What You Need to Know
- Hybrid work, RIA M&As, diversity and fintech were among the standout topics at the DeVoe M&A+ Succession Summit.
- Companies that develop the right hybrid work formula are expected to attract the best talent.
- More RIA firms need to create succession plans.
Hybrid work, RIA M&As, diversity and fintech were among the standout topics last week at the two-day DeVoe M&A+ Succession Summit in San Francisco that was also available to view virtually.
Here are the 10 top takeaways from the summit sessions that ThinkAdvisor covered Thursday and Friday:
1. Companies that develop the right hybrid work formula will win the talent war.
Charles Schwab started a hybrid work strategy in which staff members have all been given “90 days of flexibility to work from another location” aside from the office each year, Bernie Clark, head of Advisor Services at the firm, said during the Friday keynote.
“We think that’s a new demand of the workforce of the future,” he told attendees, predicting: “Whoever gets this more right — and I’m not saying we have it right [but] we have it more right than we used to — is going to attract the best talent.”
A lot of people are either happy to be back at their offices already or look forward to returning to their offices, he said. “But they want a little more flexibility; there’s nothing wrong with that. There might be a little less travel. Let’s not demonize the virtual world because we’re so tired of it.” Just make sure to use it “in an appropriate way,” he added.
Advisory firms have “always employed this flexibility,” he said, noting: “Their offices have been more open. Many advisory firms don’t have stated policies” around this.
He warned: “If you don’t show flexibility, you are going to have great challenges in the future attracting talent.”
Many advisors also “don’t want to live in expensive places” and are choosing to work from locations that are less costly and work remotely if the firm they are working for is located in a more expensive area, Clark said.
“That’s an interesting population of people for us to attract: Talent that sits somewhere other than where we are and yet they have what we need in capability,” he pointed out.
In a panel session Thursday on the state of the RIA industry, Ben Harrison, managing director, at BNY Mellon | Pershing, said: “The appetite for a five-day” work week “in the office environment is gone.” Now, it’s “about creating an environment for employees and talent that really gets that balance of in-person as well as remote work and I don’t see that changing,” he added.
During the same panel session, Ed Moore, special advisor at DeVoe & Co., said: “Advisors that I talk to today — those that have mature books — are saying they have no reason to go back into the office again.”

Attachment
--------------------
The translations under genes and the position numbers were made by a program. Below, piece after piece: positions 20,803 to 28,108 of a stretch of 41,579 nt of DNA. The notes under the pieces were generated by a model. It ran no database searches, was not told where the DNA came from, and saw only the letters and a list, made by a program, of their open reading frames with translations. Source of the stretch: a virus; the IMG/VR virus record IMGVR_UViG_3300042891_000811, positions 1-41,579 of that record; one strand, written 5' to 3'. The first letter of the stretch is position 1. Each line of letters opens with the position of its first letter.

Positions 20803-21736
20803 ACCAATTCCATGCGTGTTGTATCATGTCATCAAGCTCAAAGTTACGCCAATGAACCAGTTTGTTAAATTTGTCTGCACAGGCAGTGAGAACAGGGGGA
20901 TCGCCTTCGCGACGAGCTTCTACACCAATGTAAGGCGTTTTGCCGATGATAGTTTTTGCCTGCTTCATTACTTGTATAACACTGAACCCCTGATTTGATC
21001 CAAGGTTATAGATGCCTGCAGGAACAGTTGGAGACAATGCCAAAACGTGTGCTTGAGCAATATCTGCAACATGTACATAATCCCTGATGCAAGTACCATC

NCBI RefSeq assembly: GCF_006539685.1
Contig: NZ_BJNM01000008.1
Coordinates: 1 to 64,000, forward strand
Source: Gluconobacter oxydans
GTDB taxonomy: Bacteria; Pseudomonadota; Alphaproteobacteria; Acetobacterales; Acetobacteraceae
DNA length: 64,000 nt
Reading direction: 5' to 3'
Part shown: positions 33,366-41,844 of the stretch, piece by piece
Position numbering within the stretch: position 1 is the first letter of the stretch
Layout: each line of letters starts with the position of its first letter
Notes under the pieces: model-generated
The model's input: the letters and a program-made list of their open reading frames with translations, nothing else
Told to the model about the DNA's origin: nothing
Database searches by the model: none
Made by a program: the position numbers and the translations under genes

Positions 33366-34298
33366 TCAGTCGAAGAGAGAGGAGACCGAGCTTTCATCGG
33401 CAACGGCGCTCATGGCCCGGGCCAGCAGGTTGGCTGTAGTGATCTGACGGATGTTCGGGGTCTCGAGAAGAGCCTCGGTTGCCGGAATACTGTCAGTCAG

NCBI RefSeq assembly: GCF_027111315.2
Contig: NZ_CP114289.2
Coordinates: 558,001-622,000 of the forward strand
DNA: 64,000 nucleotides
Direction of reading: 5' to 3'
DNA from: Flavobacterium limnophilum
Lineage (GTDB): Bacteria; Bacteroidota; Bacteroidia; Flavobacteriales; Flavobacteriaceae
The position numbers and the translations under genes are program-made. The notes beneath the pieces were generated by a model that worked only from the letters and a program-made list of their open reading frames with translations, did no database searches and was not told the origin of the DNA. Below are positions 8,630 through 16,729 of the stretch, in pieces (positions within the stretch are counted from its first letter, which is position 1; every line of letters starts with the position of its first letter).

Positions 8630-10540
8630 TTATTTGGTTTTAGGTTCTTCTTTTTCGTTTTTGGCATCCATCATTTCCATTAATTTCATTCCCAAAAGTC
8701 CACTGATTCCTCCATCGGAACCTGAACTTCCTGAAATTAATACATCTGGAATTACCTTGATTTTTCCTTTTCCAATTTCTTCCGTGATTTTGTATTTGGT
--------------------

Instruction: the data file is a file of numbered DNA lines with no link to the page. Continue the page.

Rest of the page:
2. A potential area of concern is a weakening of relationships.
Despite the growing desire among many advisors to continue working remotely and meeting with clients virtually at least some of the time, the “real question to ask for the future … is if I’m in Zoom meetings with clients, what does that do the client relationship?” asked Moore.
“Do I have the depth of relationship that I would have” with in-person meetings?
“The second question [is] what does that mean for the depth of relationship that we’ve got with our employees?” Moore wondered, adding: “The transient nature of that would concern me as well.”
3. Increased work flexibility could raise the share of advisors who are women.
Only about 31% of financial advisors are women, according to the Bureau of Labor Statistics.
As in other sectors, some advisors, the majority of them women, stop working to raise children. But many of those advisors would love to start working again, David DeVoe, CEO and founder of DeVoe & Co., said during the Thursday panel session.
“What hopefully is starting to happen here is that flexibility across different companies” will allow many of those women to return to work again, in a part-time position and/or by working remotely, he said. “Hopefully, this opens up a path which our industry, in particular, could benefit from.”
4. Technology has changed employee expectations in the industry.
“The expectations for tech are quite different than they used to be five years ago or 10 years ago,” and advisory firms’ systems are “certainly not as advanced as they’re going to be” to solve the needs of advisors and clients, Moore predicted.
The tech, however, “doesn’t always work, it’s not always seamless, everything’s not always integrated,” according to Brian Hamburger, founder of MarketCounsel and the Hamburger Law Firm, who moderated the panel session.
“With a lot of acquisitions now, firms are not necessarily being acquired because of their tech but “in spite of the proprietary technology” those firms have, Hamburger said.